It is that time of year again, when the pollen is out, the sneezes start and the eyes stream. For a hay fever sufferer, it just isn’t fun. For a hay fever sufferer who works outdoors, well, I had to learn ways to cope with surviving and doing my job! (We won’t comment on the idiocy of someone with awful hayfever setting up an outdoor company!) From being in primary 6 and it suddenly hit one day, my mum being called to the school to collect me as my eyes had swollen closed, to throwing up into my handbag as an adult as the catarrh and coughing was so severe, it is fair to say my hayfever is pretty bad.
I thought I would share some tips today as it might just make others lives easier
This is one most people have heard of, but many do not do. Local honey is made from the pollen of local flowers. Local flowers could be causing your ha fever reaction. Therefore, eating some local honey can help. If you have not got it already, then track some down. Local health food shops, farm shops etc., will likely have some. A couple of spoonfuls a day can help.
Nettles for Tea
Nettle tea can also be helpful. You can buy nettle tea online from herbalists or health food shops; even Twinnings do one these days! But, if you follow safe foraging rules, you can collect your own nettles to make tea. The boiling water deal with the stingers, so you don’t need to worry about that. Wearing thick gloves, take a few of the top leaves before the nettles flower, pop it into your teapot and let it stew for 10-15 minutes. I like to add some honey to mine, but I do have a sweet tooth.
A little vaseline around my nostrils is also another quick help. I have to admit that I felt quite self-conscious about the first time I tried it, but it works. Similar products on the market smell nice and do the same job; they just cost a little more.
Hair and Specs
I always ensure I have my hair tied back when the pollen count is medium to high, and I am outdoors. As much as I love to wear it down, it attracts pollen. Which then is held close to my face, and we know the result of that. Wearing it back helps. As does wearing specs or sunglasses as they can stop as much getting to your eyes in the first place.
When I am home and not off camping (yes, it is possible to camp with hayfever), I sleep with the window closed. Again, it is simply to stop pollen from reaching me. I always notice a real difference if the window has been left open – it isn’t pretty!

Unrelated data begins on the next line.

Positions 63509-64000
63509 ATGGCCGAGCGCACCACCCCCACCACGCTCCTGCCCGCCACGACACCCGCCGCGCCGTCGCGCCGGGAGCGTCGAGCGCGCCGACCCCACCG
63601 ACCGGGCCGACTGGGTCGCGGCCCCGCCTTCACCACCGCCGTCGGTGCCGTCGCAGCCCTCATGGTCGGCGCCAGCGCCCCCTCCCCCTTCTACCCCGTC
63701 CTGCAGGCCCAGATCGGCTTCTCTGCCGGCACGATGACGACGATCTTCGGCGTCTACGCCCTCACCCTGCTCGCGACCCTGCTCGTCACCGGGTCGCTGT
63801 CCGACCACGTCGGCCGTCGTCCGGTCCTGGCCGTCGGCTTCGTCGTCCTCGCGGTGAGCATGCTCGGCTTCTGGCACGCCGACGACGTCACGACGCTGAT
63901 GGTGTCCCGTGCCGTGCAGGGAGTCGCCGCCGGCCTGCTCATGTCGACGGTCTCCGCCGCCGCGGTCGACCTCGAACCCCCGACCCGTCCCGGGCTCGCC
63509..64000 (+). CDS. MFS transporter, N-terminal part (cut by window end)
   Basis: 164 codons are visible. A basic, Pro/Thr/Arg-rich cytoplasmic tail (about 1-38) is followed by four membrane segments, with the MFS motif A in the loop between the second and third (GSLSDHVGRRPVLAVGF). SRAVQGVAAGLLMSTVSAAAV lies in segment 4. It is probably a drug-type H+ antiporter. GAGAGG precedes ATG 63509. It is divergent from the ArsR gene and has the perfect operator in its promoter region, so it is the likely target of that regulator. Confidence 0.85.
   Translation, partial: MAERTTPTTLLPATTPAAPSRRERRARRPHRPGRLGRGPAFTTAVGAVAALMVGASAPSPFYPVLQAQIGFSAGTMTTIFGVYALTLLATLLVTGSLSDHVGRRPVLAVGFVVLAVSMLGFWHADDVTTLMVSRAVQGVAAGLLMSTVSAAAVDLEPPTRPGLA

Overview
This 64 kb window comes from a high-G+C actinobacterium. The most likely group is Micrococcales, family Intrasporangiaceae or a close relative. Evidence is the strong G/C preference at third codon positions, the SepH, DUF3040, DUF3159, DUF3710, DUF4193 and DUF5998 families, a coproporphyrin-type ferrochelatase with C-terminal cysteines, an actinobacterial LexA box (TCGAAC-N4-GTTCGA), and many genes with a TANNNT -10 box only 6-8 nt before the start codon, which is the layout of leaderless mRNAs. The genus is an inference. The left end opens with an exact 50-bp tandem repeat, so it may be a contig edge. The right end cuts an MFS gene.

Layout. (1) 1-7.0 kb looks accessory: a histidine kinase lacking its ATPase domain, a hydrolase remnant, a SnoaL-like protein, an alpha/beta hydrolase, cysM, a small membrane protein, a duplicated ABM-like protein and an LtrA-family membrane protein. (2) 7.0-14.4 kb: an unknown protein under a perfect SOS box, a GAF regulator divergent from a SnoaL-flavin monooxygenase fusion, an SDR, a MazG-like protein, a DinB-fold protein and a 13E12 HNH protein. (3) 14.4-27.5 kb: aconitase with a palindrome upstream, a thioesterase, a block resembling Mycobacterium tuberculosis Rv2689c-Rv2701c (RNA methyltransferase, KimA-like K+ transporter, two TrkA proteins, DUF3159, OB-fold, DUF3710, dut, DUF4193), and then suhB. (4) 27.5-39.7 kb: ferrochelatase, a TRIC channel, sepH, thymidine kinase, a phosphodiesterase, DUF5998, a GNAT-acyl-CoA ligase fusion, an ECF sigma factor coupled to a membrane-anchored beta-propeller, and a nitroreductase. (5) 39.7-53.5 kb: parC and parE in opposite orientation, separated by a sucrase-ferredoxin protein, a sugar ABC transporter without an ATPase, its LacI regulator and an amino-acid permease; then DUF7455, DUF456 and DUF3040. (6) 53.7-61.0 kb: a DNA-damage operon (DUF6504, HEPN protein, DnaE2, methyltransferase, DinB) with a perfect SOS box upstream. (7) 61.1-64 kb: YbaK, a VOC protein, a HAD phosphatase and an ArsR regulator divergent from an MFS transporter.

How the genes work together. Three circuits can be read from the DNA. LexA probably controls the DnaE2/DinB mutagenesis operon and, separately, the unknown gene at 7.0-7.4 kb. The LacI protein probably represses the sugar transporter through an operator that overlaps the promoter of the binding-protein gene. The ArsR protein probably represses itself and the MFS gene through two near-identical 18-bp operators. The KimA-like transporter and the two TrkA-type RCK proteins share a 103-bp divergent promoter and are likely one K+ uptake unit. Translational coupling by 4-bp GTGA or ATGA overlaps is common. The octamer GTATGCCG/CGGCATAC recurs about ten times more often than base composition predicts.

Using Sterimar (there are other makes) nasal spray helps clear any pollen when I come in at night. I have to admit, I find it a little unpleasant, but it helps, so I deal with it.
At the end of every day, before I curl up and relax, I have a shower. This ensures all pollen and irritants are removed from my body. It is simple, but this is maybe one of the most impactful things I can do.
Washing Clothes, Towels and Bedding
This is a bit misleading as it isn’t the washing that is important but the drying. From Spring to Autumn, I will dry all my clothing, bedding and towels indoors. If I dry them outdoors, they can pick up a light coating of pollen, which I will wear, sleep on, or rub all over as I dry myself. None of that is beneficial. So I dry it all indoors.
Consult a Herbalist
Now, I know this one isn’t for everyone, but it has made a huge difference. Napiers Dispensary is a great source of knowledge for me, and their team are superb. They have a great hay fever tea that, if I recall correctly (I admit I make my own these days), includes nettle, plantain, chamomile, eyebright, etc.
The Herbal Remedy Handbook by Victoria Chown and Kim Walker also has a great recipe for Itchy-Eye Cooler Cubes but failing that, cool cucumber or chilled used tea bags can also soothe irritated eyes.
This is one to check with your doctor before you start, but I also find some vitamins and supplements help me. I increase my dose of vitamin C, take probiotics, MSM and quercetin, which all help. But as I say, take some advice on that one.
I am aware this might seem like an awful lot, certainly writing it out has been! But in reality, it is just part of my routine from mid-March onwards and really does not take much time and very little money. I work outdoors, so I need a way to manage it and the above combined with prescribed nose spray, eye drops and pills allow me to live my life.
But as I said, please do not trust a random blog you have found online. Take proper advice and work out what works for you.